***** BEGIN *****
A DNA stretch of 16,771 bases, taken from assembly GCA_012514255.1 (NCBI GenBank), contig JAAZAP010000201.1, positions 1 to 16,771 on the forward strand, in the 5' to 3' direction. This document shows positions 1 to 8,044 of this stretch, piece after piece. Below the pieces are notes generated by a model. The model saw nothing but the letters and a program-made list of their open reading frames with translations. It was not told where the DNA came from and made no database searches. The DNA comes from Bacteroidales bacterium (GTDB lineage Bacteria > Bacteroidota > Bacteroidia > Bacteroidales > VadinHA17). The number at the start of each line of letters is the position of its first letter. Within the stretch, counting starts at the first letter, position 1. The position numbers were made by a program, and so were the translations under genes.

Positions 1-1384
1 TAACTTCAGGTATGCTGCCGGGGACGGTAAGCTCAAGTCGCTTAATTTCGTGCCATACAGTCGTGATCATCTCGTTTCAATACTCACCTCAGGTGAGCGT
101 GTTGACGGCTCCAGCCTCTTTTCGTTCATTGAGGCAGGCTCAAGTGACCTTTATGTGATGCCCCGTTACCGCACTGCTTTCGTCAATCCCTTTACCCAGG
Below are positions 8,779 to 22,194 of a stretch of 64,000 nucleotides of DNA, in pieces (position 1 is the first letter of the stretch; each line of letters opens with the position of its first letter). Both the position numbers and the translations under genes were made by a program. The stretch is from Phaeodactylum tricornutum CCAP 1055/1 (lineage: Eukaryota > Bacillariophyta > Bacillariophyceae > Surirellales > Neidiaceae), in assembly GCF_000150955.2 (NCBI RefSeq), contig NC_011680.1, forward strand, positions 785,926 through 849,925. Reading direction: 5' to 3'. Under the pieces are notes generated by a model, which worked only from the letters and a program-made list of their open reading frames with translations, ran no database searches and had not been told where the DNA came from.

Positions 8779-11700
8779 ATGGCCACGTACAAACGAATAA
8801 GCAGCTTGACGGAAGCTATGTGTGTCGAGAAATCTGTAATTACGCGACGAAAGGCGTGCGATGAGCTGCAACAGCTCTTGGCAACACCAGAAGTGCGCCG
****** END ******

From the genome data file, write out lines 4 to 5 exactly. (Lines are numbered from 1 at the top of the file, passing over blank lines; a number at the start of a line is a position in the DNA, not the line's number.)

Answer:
101 GTTGACGGCTCCAGCCTCTTTTCGTTCATTGAGGCAGGCTCAAGTGACCTTTATGTGATGCCCCGTTACCGCACTGCTTTCGTCAATCCCTTTACCCAGG
Below are positions 8,779 to 22,194 of a stretch of 64,000 nucleotides of DNA, in pieces (position 1 is the first letter of the stretch; each line of letters opens with the position of its first letter). Both the position numbers and the translations under genes were made by a program. The stretch is from Phaeodactylum tricornutum CCAP 1055/1 (lineage: Eukaryota > Bacillariophyta > Bacillariophyceae > Surirellales > Neidiaceae), in assembly GCF_000150955.2 (NCBI RefSeq), contig NC_011680.1, forward strand, positions 785,926 through 849,925. Reading direction: 5' to 3'. Under the pieces are notes generated by a model, which worked only from the letters and a program-made list of their open reading frames with translations, ran no database searches and had not been told where the DNA came from.